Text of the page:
Perhaps that's one reason Chuck's centennial has attracted very little attention, apart from blog posts and a few carefully managed celebrations whose participants, people like Leonard Maltin and Eric Goldberg, could be counted upon not to whisper anything subversive. I don't know what kind of observance, if any, took place at what has become Chuck's principal monument, The Chuck Jones Experience, an "interactive" attraction at the Las Vegas casino Circus Circus that seems intended to keep the kids from getting restless while Mom and Dad dispose of their life savings.
Chuck himself undoubtedly knew the difference between Good Jones and Bad Jones; back when he was showing his cartoons at colleges and museums, he didn't stick one of his lousy late cartoons in between seven-minute masterpieces like Duck Amuck and One Froggy Evening. But because he and his acolytes could not abide talk about what made some Jones cartoons so much better than others, they have increased the danger that all of his cartoons will ultimately be dismissed as animated versions of that stuff on the gallery walls: kitsch, precious kitsch.
From Rachel Newstead: I'm afraid I must wholeheartedly agree with your comments about Chuck Jones toward the end of his life and career. In particular, the "cracker-barrel philosopher" comment, evident in his Mark Twain-ish style of dress and "Kentucky colonel" goatee. His tendency to have his characters go into endless monologues, his overly-stylized, aggressively cute designs of classic Warner's characters, and self-indulgent memoirs like Chuck Amuck are all symptoms of an ego spiraling out of control.
He turned out to be right—he really was Daffy Duck after all.
[Posted September 25, 2012]
From Thad Komorowski: While your comments about the Chuck Jones Gallery are appropriately as cynical as the place itself, your closing comment...
But because he and his acolytes could not abide talk about what made some Jones cartoons so much better than others, they have increased the danger that all of his cartoons will ultimately be dismissed as animated versions of that stuff on the gallery walls: kitsch, precious kitsch.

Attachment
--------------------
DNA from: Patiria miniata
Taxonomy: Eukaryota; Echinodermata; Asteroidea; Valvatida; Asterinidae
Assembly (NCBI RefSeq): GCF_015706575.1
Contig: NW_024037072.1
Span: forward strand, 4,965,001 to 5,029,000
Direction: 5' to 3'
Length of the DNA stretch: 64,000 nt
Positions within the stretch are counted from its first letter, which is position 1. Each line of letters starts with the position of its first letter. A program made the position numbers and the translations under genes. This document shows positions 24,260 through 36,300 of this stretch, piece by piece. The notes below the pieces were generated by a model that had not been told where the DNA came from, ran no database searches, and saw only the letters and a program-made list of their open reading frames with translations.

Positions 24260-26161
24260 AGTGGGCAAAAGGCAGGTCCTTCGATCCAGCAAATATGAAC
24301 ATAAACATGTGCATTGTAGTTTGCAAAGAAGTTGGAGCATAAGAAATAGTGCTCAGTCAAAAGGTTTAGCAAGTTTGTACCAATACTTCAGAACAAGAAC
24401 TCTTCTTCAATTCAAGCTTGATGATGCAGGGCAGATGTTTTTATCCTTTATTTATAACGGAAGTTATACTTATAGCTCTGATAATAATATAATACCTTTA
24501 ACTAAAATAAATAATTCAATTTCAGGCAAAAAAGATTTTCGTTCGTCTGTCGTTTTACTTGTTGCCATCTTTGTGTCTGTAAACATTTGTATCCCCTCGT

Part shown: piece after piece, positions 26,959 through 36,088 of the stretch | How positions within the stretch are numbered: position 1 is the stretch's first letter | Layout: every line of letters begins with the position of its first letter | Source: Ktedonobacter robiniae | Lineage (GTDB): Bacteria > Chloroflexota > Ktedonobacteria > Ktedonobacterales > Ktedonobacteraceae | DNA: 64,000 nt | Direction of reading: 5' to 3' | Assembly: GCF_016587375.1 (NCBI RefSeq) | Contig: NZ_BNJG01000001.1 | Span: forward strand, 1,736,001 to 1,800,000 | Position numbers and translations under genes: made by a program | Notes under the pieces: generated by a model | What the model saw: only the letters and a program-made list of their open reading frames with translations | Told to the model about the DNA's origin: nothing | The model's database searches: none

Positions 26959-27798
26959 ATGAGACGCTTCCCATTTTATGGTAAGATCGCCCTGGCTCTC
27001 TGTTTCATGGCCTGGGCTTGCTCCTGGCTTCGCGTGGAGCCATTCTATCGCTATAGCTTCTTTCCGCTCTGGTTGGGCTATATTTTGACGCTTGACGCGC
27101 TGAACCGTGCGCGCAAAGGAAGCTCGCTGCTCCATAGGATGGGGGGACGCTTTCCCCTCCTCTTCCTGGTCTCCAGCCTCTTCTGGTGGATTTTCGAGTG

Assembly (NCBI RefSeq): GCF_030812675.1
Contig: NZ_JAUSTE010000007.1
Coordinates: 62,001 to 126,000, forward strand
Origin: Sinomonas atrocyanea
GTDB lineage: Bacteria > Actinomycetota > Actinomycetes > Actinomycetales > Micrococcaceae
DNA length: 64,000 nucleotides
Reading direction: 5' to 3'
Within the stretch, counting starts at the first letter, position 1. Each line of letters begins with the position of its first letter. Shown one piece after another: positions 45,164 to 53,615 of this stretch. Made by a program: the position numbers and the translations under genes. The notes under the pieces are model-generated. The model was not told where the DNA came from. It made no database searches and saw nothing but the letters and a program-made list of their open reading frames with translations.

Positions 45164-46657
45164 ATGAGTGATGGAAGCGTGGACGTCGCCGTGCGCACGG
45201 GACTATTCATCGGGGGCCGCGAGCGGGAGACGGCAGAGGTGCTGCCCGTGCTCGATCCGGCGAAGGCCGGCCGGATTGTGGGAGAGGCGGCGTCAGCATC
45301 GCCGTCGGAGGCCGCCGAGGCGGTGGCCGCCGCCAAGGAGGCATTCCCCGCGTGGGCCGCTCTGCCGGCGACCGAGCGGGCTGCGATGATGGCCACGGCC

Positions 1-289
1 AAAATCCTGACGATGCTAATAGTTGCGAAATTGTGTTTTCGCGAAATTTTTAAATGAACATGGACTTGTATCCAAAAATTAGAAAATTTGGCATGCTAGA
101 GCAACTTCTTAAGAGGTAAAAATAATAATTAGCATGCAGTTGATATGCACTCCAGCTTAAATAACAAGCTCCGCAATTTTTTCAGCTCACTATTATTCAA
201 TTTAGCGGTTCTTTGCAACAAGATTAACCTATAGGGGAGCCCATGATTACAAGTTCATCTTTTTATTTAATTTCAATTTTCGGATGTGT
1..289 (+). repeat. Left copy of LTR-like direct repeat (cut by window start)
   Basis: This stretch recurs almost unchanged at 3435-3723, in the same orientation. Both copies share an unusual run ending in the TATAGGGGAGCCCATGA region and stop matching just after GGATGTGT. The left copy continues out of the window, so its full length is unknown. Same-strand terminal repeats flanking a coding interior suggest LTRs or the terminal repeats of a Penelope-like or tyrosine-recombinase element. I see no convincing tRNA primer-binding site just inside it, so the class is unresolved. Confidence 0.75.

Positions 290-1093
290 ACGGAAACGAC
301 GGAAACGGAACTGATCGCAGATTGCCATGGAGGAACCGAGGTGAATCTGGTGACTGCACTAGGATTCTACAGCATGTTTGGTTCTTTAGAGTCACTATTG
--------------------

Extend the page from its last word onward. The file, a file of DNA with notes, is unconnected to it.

... is largely overblown and unfounded. It's a hard fact that animation's livelihood is dependent on kitsch, so it is not exclusive to any one cartoonmaker. In fact, it's hard to think of a single one who hasn't attached himself to shallowness to gain widespread notoriety. Walt Disney's attachment to increasingly pedestrian films and a whorish amusement park did not invalidate his earlier work. While it's nice that there's finally a respectable venue for him in the Walt Disney Family Museum, it's an exception that came more than forty years after his death.
Consider, too, that for the last four decades of CJ's existence, when his name and inferior work became increasingly visible, anyone who became a Chuck Jones fan did so precisely because of his best Warner cartoons. All the later work did was make them question how the guy who did all of those wonderful cartoons could go so wrong. (Some questioned more loudly than others.) The work is the work and anyone worth taking seriously will make those important distinctions with Chuck Jones, and Walt Disney as well. These establishments will never want to make the distinction between good and bad anything, because if they take themselves seriously, they risk losing the green.
What would make a more interesting critique, as well as attack, is examining how the Jones family seems to have embraced the concept of Chuck as a name brand, just as Walt himself did (and Bob Clampett tried), and as representative of the Warner alumni and legacy as a whole (exemplified with ads for the place highlighting clips from Friz Freleng and Bob McKimson cartoons, whoever the hell they are); I have no trouble believing the latter really was Chuck's goal throughout his lifetime.
I personally want to establish my own Termite Terrace Experience. I can see it now: a giant gold statue of Leon Schlesinger holding hands with the '43 era Bugs Bunny at the front, bearing the insignia: "If you break any crap, you bought it"; incessantly intoxicated tour guides and costumed characters; special high-profile modern animation guests on public panels where they are asked increasingly embarrassing questions ("Some of your work is kinda awesome, but most of it kinda stinks. What's up, doc?"); a Chuck Jones Mural spanning one side of the building where visitors are encouraged to draw Bugs and Daffy as crudely and mutated as possible in tribute; and in Bob Clampett's holiest honor, a wall with glory holes patrons can stick their privates through and fill in the faces of beloved Warner characters on the other side (optional custom photos suitable for framing). I think John Lasseter would approve, don't you?